Tropical Storm Hilary: “We’re not built for this kind of rainfall”

The world’s weather continues to concern, with record-breaking heat, wildfires and unprecedented storms on almost every continent.

It’s now the turn of the US west coast, where Tropical Storm Hilary has drifted on Sunday evening local time.

Cyclone-level storms are uncommon on North America’s west coast because the surface of the Pacific Ocean is usually too cool to maintain the energy required for hurricanes.

This year’s record-breaking heat, however, has created a rise in ocean temperatures which has allowed Hilary to form near Mexico and move north, and to be sustained.

Hurricane Hilary made landfall Sunday morning on the Baja California peninsula in Mexico on Sunday morning local time. The storm crossed the US-Mexico border that evening after weaking, being downgraded to a tropical storm. While downgraded, Hilary’s wind speeds are still over 100 km/h.

Tropical Storm Hilary has already killed at least one man in Santa Rosalía, Mexico after a car carrying 5 passengers was swept off the road.

Residents of California’s Channel Islands, home to thousands of people, have been ordered to evacuate.

Flooding has caused havoc on the dry, arid region which does not usually experience high rainfall.

“We are not used to this level of precipitation, generally. Certainly not in the middle of summer,” San Diego Mayor Todd Gloria told CNN, raising concern over power outages and flooding. “We’re not built for this kind of rainfall.”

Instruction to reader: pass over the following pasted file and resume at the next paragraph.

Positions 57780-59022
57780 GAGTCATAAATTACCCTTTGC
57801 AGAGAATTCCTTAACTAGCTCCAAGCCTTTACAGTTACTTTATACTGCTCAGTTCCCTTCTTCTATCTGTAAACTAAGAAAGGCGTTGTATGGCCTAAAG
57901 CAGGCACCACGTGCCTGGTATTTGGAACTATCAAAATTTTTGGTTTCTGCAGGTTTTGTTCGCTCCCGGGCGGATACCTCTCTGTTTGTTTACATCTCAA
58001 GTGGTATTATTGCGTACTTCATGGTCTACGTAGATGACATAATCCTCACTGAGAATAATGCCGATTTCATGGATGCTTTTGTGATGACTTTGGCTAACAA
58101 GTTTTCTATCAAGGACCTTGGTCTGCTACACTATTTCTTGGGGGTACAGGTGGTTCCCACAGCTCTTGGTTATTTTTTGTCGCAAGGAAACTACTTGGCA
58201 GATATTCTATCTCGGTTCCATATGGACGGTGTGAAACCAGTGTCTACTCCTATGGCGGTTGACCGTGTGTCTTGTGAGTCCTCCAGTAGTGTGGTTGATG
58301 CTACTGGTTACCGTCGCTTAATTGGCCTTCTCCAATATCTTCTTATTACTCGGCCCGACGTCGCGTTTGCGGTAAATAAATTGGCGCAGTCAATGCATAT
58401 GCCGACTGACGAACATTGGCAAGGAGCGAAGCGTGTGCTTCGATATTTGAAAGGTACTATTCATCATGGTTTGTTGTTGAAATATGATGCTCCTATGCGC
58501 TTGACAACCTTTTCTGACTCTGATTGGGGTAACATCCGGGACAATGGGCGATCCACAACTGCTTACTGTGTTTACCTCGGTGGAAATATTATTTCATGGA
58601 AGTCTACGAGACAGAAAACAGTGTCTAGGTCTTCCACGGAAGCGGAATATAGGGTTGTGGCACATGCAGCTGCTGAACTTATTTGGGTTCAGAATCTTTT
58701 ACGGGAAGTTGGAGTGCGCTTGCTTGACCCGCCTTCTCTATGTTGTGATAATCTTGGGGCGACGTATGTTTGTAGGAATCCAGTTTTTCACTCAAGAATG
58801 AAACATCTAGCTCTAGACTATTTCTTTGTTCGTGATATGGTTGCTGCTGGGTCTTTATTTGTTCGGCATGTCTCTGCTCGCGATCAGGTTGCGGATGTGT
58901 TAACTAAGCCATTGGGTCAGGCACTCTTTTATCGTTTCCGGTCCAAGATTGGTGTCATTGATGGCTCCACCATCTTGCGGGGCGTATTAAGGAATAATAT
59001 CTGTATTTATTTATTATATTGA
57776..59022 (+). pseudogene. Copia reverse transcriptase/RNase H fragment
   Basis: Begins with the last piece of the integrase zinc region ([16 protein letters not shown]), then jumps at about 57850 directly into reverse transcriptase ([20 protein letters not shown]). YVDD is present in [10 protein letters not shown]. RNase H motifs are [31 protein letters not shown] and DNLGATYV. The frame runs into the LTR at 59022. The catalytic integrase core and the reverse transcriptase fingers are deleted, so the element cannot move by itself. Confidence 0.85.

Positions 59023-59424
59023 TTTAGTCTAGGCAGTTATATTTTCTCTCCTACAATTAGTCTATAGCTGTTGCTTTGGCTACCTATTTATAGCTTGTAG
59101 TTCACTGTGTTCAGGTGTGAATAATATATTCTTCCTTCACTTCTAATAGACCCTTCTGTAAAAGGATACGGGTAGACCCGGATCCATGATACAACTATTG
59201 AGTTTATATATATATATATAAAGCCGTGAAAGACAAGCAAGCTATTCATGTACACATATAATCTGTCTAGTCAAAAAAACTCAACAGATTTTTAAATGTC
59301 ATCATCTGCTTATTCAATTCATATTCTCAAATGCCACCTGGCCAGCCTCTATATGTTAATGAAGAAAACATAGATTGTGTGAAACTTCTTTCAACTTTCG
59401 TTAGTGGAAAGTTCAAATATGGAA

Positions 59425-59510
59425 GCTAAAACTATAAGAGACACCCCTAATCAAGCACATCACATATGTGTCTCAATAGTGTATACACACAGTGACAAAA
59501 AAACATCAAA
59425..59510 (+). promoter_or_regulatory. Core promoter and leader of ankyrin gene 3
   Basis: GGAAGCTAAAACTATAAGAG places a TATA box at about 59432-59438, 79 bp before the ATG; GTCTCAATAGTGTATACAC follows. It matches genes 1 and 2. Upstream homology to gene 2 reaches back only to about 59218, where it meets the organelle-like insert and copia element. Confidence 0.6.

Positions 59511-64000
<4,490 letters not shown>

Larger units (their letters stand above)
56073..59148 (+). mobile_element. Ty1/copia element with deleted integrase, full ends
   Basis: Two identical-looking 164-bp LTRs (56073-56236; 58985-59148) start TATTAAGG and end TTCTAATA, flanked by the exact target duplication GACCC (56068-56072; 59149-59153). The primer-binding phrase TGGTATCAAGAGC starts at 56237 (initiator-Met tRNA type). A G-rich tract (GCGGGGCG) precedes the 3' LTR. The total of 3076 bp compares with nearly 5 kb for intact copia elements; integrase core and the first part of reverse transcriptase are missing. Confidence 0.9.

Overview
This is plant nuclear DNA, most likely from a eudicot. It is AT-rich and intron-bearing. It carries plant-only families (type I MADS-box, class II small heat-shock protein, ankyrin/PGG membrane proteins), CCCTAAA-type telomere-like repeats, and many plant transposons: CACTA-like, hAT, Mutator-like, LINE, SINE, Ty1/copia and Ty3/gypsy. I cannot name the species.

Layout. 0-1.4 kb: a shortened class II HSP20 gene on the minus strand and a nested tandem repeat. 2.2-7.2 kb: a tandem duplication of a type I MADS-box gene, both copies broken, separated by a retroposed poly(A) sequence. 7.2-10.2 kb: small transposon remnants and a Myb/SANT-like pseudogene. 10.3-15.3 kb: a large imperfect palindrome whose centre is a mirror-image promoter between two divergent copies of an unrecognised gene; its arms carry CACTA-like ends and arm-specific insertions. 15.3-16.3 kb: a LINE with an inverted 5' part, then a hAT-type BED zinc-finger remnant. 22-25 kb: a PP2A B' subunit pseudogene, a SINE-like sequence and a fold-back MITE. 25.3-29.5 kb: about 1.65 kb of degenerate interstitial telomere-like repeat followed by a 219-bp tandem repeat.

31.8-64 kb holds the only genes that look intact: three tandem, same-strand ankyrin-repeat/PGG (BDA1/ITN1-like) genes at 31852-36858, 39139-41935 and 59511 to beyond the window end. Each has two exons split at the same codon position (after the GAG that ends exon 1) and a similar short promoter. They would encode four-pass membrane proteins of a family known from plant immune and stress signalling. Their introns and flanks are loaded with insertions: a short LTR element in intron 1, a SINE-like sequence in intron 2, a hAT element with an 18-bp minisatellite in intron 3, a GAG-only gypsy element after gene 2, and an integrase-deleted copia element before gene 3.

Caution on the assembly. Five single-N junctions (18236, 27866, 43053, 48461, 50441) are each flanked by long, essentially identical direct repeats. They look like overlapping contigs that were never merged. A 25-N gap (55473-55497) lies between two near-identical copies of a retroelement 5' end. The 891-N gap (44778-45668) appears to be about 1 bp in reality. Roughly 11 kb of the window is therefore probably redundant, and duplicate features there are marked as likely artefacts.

The US National Weather Service warned on social media of “dangerous” and “life threatening” flooding to be expected.

Desert resort city Palm Springs saw more than 50 mm of rain in just six hours. The city’s average annual rainfall is about 140 mm or less. Rainfall across the Los Angeles area was between 20 and 75 mm on Sunday, turning roads into streams.

California Governor Gavin Newsom declared a state of emergency on Saturday and officials have warned that the “worst is yet to come.”

Hilary is the eighth named storm of the 2023 Pacific hurricane season. The season starts every year on May 15 in the eastern Pacific and on June 1 in the central Pacific, and ends on November 30.

If it hadn’t weakened, Hilary would have been the first hurricane to hit California since 1939. That storm killed nearly 100 people, caused blackouts and cut phones.

Unfortunately, according to The Weather Channel, the rain won’t be enough to stifle the fires raging throughout British Columbia in Canada, which have forced thousands to flee their homes.

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